2020 marks 75 years since the founding of the United Nations (UN). CIVICUS is speaking with civil society activists, advocates and practitioners about the roles the UN has played so far, the successes it has achieved and the challenges ahead.
CIVICUS speaks to John Romano, Coordinator of the Transparency, Accountability and Participation (TAP) Network, a broad network of civil society organisations that works to ensure that open, inclusive, accountable and effective governance and peaceful societies are at the heart of the 2030 Agenda for Sustainable Development, and that civil society actors are recognised and mobilised as indispensable partners in the design, implementation of and accountability for sustainable development policies. The TAP Network engages specifically around Goal 16 of the Sustainable Development Goals (SDGs), which seeks to “promote peaceful and inclusive societies for sustainable development, provide access to justice for all and build effective, accountable and inclusive institutions at all levels.”
Overall, what would you say have been the greatest successes of the UN in its 75-year history?
Overall, I think that the UN has remained a steady, positive influence on maintaining a relative state of peace around the world since its inception, and it provides for a useful venue for addressing international issues in a concerted way. In many ways, the UN has succeeded in its first objective of saving succeeding generations from the scourge of war, and objectively I think it has played an influential role in this achievement to date.
The establishment of the Universal Declaration of Human Rights was also another crowning achievement of the UN, as well as the SDGs and the 2030 Agenda.
The meeting of the UN’s High Level Political Forum (HLPF) on Sustainable Development, which was held in July 2019 under the theme ‘Empowering people and ensuring inclusiveness and equality’, and included an in-depth review of SDG 16, and the SDG Summit, held in September, were two highlights of 2019. They helped to mobilise a wide range of stakeholders to explore ways to help advance the SDGs on a scale that hadn’t been seen since the adoption of the 2030 Agenda in 2015.
What things are currently not working and need to change?
There are many things the UN can do better, and in many ways this is no fault of the UN itself, but instead represents a failure of its member states and reflects on the state of multilateralism today. The UN is often very good at being responsive to crises and big international issues that represent immediate threats faced by the international community. However, it severely lacks more proactive and preventative measures to help make sure that efforts are being made to ensure that some of these crises or issues do not arise in the first place.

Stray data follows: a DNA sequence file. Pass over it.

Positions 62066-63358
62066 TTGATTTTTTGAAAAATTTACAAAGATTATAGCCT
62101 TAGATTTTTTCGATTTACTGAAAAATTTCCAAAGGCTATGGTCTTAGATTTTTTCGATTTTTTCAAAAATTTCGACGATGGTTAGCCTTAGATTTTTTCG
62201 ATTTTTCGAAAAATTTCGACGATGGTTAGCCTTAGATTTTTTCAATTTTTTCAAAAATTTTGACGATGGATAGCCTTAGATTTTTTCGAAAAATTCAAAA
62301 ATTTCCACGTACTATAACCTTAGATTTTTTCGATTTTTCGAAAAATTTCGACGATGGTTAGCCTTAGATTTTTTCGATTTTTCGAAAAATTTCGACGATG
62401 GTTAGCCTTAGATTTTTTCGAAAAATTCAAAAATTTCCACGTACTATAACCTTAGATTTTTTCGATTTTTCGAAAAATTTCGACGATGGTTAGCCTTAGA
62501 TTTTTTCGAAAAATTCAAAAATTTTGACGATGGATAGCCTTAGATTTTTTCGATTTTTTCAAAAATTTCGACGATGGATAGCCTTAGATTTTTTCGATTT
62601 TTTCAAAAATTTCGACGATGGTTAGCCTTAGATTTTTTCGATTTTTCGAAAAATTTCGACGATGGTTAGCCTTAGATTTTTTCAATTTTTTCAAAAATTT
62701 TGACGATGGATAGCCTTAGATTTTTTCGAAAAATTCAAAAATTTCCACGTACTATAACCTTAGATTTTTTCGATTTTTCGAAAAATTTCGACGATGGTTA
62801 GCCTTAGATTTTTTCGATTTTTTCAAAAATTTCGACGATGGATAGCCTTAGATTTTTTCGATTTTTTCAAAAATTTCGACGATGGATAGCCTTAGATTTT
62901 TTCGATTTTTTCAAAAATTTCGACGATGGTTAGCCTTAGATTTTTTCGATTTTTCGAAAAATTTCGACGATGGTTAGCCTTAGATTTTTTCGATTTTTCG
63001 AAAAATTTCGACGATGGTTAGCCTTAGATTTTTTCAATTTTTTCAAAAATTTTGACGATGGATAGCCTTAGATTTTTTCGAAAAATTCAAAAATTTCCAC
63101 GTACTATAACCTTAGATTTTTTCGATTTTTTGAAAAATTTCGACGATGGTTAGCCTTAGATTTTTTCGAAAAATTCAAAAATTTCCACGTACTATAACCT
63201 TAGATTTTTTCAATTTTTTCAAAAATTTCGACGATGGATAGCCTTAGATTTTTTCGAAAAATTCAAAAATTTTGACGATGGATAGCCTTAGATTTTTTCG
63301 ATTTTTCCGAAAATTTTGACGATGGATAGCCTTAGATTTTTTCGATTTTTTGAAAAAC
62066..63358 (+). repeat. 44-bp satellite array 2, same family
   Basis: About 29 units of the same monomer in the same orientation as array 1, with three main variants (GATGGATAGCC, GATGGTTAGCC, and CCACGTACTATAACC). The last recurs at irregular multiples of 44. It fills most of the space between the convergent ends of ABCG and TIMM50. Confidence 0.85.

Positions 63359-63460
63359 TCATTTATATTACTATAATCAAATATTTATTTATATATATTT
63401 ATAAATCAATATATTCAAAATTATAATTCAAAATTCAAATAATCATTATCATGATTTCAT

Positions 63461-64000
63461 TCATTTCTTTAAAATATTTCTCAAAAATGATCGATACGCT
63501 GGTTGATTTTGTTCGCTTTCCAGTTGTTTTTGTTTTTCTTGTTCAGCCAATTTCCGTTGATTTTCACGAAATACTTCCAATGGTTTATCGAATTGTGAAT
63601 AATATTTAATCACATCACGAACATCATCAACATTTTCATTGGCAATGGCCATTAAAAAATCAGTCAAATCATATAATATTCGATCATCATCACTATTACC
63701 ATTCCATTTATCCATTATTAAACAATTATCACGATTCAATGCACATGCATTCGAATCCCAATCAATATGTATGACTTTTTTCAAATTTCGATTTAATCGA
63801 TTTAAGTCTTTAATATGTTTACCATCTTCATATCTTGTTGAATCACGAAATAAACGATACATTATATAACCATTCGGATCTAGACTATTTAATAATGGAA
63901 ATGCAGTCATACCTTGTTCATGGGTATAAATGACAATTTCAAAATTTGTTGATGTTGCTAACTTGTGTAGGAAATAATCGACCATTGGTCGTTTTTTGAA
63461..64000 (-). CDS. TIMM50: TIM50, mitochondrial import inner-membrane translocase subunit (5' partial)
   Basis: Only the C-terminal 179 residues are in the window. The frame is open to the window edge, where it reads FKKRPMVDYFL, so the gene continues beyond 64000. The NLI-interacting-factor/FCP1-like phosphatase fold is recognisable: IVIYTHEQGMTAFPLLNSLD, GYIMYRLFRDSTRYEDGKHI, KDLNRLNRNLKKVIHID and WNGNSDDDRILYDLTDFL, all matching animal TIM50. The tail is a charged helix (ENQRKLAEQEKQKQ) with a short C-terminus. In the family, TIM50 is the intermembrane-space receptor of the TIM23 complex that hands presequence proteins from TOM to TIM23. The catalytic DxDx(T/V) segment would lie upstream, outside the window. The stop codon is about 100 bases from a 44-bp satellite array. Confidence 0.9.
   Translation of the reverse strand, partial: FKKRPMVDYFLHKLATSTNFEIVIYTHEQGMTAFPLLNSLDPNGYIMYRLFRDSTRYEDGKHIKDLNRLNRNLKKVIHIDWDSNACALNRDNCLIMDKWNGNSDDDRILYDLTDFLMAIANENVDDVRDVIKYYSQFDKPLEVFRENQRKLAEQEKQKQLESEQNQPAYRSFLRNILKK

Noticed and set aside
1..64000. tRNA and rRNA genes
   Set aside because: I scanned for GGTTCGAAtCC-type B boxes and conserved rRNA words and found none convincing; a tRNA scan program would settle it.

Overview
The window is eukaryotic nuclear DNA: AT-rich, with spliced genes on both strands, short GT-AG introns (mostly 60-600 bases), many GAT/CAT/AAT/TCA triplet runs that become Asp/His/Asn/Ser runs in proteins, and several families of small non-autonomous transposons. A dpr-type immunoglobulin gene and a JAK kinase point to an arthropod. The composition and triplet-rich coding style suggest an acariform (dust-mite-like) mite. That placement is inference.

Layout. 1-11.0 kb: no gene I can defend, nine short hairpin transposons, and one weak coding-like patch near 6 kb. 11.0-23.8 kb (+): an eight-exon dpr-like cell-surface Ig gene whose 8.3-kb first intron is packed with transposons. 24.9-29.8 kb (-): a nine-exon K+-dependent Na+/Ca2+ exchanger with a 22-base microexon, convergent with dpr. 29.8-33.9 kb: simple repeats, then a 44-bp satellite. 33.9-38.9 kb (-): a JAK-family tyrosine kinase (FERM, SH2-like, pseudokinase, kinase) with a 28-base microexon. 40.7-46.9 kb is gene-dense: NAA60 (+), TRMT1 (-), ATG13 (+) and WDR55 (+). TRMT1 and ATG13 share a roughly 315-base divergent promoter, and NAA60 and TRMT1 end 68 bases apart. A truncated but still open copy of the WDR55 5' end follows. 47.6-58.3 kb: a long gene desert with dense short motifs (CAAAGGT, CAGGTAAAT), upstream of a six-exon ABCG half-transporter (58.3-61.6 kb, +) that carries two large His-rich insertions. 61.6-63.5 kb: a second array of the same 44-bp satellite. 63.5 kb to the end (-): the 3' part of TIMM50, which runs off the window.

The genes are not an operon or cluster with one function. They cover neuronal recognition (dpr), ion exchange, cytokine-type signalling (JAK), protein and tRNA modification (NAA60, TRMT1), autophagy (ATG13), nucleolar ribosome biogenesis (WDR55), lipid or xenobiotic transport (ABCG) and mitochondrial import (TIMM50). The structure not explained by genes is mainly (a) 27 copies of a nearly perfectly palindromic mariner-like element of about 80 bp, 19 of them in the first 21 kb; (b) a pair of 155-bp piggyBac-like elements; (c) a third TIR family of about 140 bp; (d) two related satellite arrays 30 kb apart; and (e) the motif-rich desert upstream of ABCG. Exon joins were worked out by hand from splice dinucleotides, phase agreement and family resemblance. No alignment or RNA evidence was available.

There are also many governance-related issues that the UN should tackle to improve its effectiveness in ensuring that international issues are addressed in ways that prevent conflicts of interest, and shield decisions from being co-opted due to an imbalance of decision-making structures or representation.
I’ve only noted two initiatives focused on issues around multilateralism and pushing for that kind of change lately: the UN2020 Initiative, a civil society coalition calling for government leaders and civil society to come together on occasion of the UN’s 75th anniversary and work to come up with concrete proposals to revitalise the organisation, and the Alliance for Multilateralism, a government-led network seeking to strengthen a rules-based multilateral order that has the UN at its centre. Launched by the French and German foreign ministers, this informal network seeks “to protect and preserve international norms, agreements and institutions that are under pressure or in peril; to pursue a more proactive agenda in policy areas that lack effective governance and where new challenges require collective action; and to advance reforms, without compromising on key principles and values, in order to make multilateral institutions and the global political and economic order more inclusive and effective in delivering tangible results to citizens around the world.”
What challenges have you faced in your own interactions with the UN system, and how did you manage them?
There are many challenges related to how inclusive the UN itself is to the engagement of civil society and citizens. Currently, participation in UN processes is extremely limited throughout many important processes that civil society engages with, including around the SDGs. Entry points into many processes are scarce, but when opportunities for engagement arise, there is often an overall lack of transparency and clarity on how civil society’s inputs and engagement are reflected in the work of the UN and different processes. This can be very frustrating for many groups that work around the UN, and often getting any inputs reflected depends entirely on who you know, which inherently presents a bias towards larger organisations. The resulting lack of diversity sometimes also prevents new ideas from being injected into these spaces.
We have found ways to work around this by partnering with governments and UN missions, to have them champion our ideas, bringing them as their inputs into various processes. Given that the UN is responsive to its member states, finding governments to push your points and issues is a way to help ensure that these inputs are taken up. However, this type of engagement really is often limited to larger organisations that have the capacity to engage with UN missions, and particularly those that are based in New York. This in itself presents a clear bias in terms of who can engage and does not allow for a more broad and inclusive set of actors to contribute.